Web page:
WASHINGTON -- After nearly two decades of trying, a coalition of manufacturers appears to be within reach of succeeding this year in getting nationwide standards enacted that would limit damages to people who are harmed by faulty products as diverse as toasters, heart valves and cigarettes.
A measure to limit damages in product liability cases passed both houses of Congress last year but was vetoed by President Clinton, who asserted that it "tilted the field against consumers."
But this year the legislative debate will occur against a changed political landscape that is generally viewed as far more favorable to the proponents of the law.
The issue pits a broad array of organized business interests that favor the limits on court-approved damage awards, against a coalition of consumer groups and trial lawyers and their influential trade organization.
Whether to regulate damages in court cases is among the most complex and cerebral of issues. How should the United States structure its civil litigation system for maximum fairness and accessibility?
Supporters of the measure contend that the legislation is needed to put a cap on multimillion-dollar jury awards that are out of control and inhibit manufacturers and add to consumer costs.
Opponents, such as Joan Claybrook, president of Public Citizen, a consumer group in Washington, argue that limiting awards for punitive damages, which are typically given to express anger at reckless or outrageously negligent actions, reduces the incentive for manufacturers to stop making unsafe products.
In addition to the merits of the argument, the debate is being fought with millions of dollars in campaign donations and lobbying fees.
Both the lawyers and the manufacturers are among the most generous sources of political donations. "There are millions on the table riding on this issue," one lobbyist opposed to the legislation said.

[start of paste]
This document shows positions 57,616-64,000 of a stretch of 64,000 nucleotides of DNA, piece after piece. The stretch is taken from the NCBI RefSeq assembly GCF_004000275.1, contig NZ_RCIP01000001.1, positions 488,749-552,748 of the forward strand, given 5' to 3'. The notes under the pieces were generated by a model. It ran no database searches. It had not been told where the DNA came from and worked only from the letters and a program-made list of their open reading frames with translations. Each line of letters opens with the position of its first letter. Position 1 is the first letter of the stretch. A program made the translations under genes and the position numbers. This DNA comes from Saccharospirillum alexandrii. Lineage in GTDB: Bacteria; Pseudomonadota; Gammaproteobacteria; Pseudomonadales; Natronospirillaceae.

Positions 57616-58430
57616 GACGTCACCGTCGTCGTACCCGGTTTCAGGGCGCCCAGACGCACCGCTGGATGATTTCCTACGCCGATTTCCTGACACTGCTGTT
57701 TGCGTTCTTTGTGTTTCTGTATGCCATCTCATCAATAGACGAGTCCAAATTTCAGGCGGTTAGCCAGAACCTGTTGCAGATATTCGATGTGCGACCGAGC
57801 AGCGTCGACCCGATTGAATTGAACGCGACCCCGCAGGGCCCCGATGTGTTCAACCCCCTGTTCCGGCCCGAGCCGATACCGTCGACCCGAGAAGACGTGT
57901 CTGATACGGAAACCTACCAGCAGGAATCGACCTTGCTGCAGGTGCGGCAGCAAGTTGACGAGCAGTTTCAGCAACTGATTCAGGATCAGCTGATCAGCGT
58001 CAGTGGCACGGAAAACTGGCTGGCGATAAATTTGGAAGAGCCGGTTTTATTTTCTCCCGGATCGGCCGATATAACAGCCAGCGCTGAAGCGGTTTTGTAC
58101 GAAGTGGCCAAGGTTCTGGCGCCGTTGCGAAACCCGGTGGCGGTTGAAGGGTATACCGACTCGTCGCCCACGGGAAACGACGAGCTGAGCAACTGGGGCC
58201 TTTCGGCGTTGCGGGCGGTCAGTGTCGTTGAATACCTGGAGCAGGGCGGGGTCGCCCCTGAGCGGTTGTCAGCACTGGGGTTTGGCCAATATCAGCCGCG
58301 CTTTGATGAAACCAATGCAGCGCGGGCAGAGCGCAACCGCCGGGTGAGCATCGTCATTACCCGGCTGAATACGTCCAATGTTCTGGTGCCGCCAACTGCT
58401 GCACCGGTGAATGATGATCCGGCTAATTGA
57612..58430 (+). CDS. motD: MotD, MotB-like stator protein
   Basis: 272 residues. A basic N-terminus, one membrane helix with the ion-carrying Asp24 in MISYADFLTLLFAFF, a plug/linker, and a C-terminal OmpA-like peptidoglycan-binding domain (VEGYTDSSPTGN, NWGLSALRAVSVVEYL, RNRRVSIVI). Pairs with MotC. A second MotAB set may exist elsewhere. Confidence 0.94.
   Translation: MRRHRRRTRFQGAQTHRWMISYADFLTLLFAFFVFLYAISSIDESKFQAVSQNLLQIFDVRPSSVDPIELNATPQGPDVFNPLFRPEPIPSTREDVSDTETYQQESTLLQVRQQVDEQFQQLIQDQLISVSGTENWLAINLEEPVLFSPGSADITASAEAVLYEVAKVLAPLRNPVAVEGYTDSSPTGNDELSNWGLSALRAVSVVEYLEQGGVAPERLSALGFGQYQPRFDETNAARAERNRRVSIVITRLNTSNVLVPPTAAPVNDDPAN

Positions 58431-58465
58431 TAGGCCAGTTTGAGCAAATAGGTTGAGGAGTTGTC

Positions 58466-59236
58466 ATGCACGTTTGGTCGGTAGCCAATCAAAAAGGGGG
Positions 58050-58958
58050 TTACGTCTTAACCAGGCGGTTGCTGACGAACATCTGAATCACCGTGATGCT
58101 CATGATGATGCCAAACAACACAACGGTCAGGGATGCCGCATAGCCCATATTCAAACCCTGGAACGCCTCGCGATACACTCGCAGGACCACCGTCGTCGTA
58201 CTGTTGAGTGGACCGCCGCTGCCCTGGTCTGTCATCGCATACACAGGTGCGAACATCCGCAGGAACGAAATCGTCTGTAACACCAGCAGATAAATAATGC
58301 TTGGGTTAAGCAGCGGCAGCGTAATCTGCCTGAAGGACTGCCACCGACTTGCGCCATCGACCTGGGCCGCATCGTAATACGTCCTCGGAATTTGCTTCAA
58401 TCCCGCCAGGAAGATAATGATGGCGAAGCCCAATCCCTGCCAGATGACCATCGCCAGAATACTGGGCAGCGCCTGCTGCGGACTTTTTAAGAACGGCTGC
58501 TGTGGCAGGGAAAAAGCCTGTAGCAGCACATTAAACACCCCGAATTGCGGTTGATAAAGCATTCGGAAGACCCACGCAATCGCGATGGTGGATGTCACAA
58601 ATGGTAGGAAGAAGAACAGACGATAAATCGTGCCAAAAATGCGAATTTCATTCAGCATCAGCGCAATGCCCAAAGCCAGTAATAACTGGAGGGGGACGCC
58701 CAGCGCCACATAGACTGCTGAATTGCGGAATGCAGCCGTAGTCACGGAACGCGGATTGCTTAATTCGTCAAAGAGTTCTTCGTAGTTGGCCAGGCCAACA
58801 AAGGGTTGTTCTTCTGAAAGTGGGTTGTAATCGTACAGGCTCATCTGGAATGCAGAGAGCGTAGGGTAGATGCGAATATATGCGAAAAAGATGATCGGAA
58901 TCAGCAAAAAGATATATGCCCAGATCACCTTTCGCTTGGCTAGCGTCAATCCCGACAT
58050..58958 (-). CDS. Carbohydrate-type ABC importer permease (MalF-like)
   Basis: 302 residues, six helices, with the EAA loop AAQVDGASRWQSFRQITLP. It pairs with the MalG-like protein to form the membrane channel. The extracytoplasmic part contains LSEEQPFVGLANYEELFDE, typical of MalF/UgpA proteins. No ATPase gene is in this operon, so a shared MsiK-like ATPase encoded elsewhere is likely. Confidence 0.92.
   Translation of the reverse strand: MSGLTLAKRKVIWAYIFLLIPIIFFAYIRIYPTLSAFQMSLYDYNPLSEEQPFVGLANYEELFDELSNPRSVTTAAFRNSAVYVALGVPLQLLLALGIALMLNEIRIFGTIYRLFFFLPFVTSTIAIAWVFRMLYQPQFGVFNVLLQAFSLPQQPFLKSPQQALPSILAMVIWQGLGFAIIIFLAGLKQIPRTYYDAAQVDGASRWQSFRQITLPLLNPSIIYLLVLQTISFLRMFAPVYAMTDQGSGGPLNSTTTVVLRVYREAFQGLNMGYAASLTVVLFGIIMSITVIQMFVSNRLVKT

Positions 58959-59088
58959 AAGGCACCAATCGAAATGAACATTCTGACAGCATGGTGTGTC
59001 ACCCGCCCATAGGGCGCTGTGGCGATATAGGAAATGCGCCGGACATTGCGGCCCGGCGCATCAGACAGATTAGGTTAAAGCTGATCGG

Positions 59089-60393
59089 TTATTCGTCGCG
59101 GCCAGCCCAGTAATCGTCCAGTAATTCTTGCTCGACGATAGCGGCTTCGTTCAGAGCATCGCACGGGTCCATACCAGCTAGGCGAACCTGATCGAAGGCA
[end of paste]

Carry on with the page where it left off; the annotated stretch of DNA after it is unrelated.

The lobbyist, who spoke on the condition of anonymity, said it was clear that the business community had advantages this time around.
Among the political factors that might have an influence on the legislation this year is that Clinton is no longer running for re-election.
The issue last year cast a shadow on the election campaign, and when Clinton vetoed the bill, even members of his own party said he did so largely to support the American Association of Trial Lawyers, which had generously supported his campaign.
Sen. John D. Rockefeller IV, a West Virginia Democrat who was the principal sponsor of the legislation, said the president had sold out his principles to raw politics.
Others speculated that Clinton did not want to give such an appealing consumer issue to Ralph Nader, the consumer advocate, who was on the presidential ballot in California.
Moreover, in his veto message last May, Clinton outlined the specific objections he had to the bill -- providing a road map of the changes needed to win his approval this time around.
Although Republican congressional leaders have made product liability legislation a priority this year, Congress has yet to agree on how to fashion a bill intended to win the president's support.
Rockefeller, in an interview, said his Senate colleagues needed to understand that the only chance they have of enacting liability legislation is to accede to much of Clinton's request for changes in the bill.
"It has to be a bill which moves in his direction," Rockefeller said.
"What we have to do to make it work logically flows from his veto."
But even though they are on the verge of victory, many in the business community are engaged in a spirited debate over whether they want to compromise enough to win Clinton's signature.
Pub Date: 4/20/97